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The impact of minimum wages on employment in a low income country : an evaluation using the difference-differences approach

  • Alatas, Vivi
  • Cameron, Lisa

Unlike the well-developed literature on the employment impact of the minimum wage in industrial nations, very little is known about minimum wage effects in low income countries. Minimum wages increased sharply in Indonesia between 1990 and 1996 and by more in some provinces than in others. Following Card and Krueger (1994) the authors exploit the large geographic variation in the rate of increase and compare changes in employment in the clothing, textile, footwear, and leather industries on either side of the Jakarta-West Java border. They use household level labor market data to establish compliance with the legislation. They obtain matched difference-in-difference estimates of the employment impact using a census of all large and medium-size firms in the clothing, textile, leather, and footwear industries. The authors find some evidence of a negative employment impact for small, domestic firms but no employment impact for large firms, foreign or domestic.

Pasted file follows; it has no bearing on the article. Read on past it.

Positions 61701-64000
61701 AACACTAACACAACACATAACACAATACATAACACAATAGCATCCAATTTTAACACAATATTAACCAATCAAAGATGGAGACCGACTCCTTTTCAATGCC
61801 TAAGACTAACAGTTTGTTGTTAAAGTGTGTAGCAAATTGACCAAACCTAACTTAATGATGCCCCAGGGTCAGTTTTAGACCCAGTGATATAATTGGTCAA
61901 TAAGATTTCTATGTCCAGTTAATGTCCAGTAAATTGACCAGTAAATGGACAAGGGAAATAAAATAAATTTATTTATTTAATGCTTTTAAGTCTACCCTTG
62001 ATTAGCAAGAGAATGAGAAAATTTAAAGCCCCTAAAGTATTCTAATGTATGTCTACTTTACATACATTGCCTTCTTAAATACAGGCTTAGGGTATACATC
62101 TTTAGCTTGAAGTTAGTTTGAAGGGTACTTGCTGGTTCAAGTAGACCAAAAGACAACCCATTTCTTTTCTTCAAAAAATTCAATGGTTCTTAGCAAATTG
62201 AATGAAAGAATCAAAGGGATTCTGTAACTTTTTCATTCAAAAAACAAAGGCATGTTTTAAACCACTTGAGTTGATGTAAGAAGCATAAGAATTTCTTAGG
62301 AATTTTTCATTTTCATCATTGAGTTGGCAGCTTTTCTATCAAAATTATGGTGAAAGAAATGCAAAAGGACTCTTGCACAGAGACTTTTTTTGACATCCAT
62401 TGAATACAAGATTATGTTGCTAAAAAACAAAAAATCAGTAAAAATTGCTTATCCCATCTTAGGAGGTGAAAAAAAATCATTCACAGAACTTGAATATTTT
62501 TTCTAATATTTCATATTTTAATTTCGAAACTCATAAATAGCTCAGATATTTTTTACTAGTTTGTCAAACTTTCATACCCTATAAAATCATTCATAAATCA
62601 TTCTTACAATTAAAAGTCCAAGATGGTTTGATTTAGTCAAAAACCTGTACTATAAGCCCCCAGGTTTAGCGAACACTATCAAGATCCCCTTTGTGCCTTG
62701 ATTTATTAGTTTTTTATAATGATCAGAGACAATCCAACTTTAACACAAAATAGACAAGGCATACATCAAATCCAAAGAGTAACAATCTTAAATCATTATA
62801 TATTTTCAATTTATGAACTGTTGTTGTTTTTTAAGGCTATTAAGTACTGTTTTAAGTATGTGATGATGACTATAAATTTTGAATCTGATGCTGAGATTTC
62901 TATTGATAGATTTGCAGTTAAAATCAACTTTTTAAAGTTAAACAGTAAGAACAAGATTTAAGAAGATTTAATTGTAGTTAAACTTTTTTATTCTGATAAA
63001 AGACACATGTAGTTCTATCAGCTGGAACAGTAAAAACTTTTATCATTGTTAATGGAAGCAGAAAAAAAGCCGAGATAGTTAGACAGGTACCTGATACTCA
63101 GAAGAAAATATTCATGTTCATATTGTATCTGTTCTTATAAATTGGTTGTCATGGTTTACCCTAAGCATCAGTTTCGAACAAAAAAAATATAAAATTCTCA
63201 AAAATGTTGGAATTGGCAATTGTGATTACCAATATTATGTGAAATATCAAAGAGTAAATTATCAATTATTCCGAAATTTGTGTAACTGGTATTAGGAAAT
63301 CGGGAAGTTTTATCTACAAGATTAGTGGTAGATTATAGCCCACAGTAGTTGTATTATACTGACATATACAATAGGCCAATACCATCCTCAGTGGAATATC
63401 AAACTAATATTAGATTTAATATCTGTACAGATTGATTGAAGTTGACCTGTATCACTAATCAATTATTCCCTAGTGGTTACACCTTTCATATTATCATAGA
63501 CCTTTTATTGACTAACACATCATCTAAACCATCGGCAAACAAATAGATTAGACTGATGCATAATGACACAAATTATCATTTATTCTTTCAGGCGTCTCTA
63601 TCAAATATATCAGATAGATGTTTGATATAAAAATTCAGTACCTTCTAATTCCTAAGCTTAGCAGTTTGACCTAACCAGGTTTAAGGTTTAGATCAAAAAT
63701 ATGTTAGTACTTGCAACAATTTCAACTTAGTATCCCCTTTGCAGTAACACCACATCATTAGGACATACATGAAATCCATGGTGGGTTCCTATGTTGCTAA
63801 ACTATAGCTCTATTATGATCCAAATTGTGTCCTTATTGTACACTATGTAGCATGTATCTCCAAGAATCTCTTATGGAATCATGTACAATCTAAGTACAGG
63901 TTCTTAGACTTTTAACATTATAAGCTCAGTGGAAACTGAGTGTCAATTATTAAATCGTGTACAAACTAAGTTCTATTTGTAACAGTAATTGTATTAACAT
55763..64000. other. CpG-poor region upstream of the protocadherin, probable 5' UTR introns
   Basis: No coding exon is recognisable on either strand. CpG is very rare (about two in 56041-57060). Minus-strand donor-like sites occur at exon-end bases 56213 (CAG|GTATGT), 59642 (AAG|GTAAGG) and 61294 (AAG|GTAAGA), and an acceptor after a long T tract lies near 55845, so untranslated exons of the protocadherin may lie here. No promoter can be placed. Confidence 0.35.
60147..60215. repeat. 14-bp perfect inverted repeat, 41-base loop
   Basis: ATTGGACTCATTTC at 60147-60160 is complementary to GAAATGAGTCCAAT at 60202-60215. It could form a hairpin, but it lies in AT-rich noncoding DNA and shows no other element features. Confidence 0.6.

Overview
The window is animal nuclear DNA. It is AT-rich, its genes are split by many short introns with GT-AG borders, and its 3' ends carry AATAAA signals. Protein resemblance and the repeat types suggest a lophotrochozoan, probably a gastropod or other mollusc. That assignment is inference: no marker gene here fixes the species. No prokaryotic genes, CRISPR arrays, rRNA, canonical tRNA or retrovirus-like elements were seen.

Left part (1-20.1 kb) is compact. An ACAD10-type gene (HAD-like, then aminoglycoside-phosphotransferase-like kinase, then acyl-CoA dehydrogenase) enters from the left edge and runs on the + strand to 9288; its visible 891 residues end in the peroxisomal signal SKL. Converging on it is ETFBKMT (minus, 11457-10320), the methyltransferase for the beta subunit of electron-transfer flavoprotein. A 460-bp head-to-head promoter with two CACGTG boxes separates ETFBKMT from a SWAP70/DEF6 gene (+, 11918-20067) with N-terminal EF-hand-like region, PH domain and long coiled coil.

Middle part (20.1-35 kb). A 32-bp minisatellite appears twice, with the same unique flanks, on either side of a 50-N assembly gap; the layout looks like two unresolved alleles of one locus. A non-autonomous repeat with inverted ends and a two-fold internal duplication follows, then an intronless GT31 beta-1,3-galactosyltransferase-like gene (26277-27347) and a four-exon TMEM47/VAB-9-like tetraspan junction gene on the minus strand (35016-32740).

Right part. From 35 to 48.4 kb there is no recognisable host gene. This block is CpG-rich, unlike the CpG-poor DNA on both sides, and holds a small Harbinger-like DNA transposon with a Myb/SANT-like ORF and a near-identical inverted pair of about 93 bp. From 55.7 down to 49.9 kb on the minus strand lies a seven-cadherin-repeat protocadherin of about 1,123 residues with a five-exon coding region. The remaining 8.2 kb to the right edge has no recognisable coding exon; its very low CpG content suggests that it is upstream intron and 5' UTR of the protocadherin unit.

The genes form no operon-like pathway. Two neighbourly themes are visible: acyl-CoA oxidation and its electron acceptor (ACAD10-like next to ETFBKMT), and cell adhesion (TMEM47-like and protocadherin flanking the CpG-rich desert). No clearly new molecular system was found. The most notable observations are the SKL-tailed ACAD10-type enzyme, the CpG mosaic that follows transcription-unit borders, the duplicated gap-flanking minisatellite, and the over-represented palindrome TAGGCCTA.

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Paper provided by The World Bank in its series Policy Research Working Paper Series with number 2985.

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Date of creation: 31 Mar 2003
Date of revision:
Handle: RePEc:wbk:wbrwps:2985
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  1. Alida Castillo Freeman & Richard B. Freeman, 1991. "Minimum Wages in Puerto Rico: Textbook Case of a Wage Floor?," NBER Working Papers 3759, National Bureau of Economic Research, Inc.
  2. repec:cup:cbooks:9780521594127 is not listed on IDEAS
  3. Rama, Martin, 1996. "The consequences of doubling the minimum wage : the case of Indonesia," Policy Research Working Paper Series 1643, The World Bank.
  4. Gruber, Jonathan, 1997. "The Incidence of Payroll Taxation: Evidence from Chile," Journal of Labor Economics, University of Chicago Press, vol. 15(3), pages S72-101, July.
  5. Harrison, Ann E & Leamer, Edward, 1997. "Labor Markets in Developing Countries: An Agenda for Research," Journal of Labor Economics, University of Chicago Press, vol. 15(3), pages S1-19, July.
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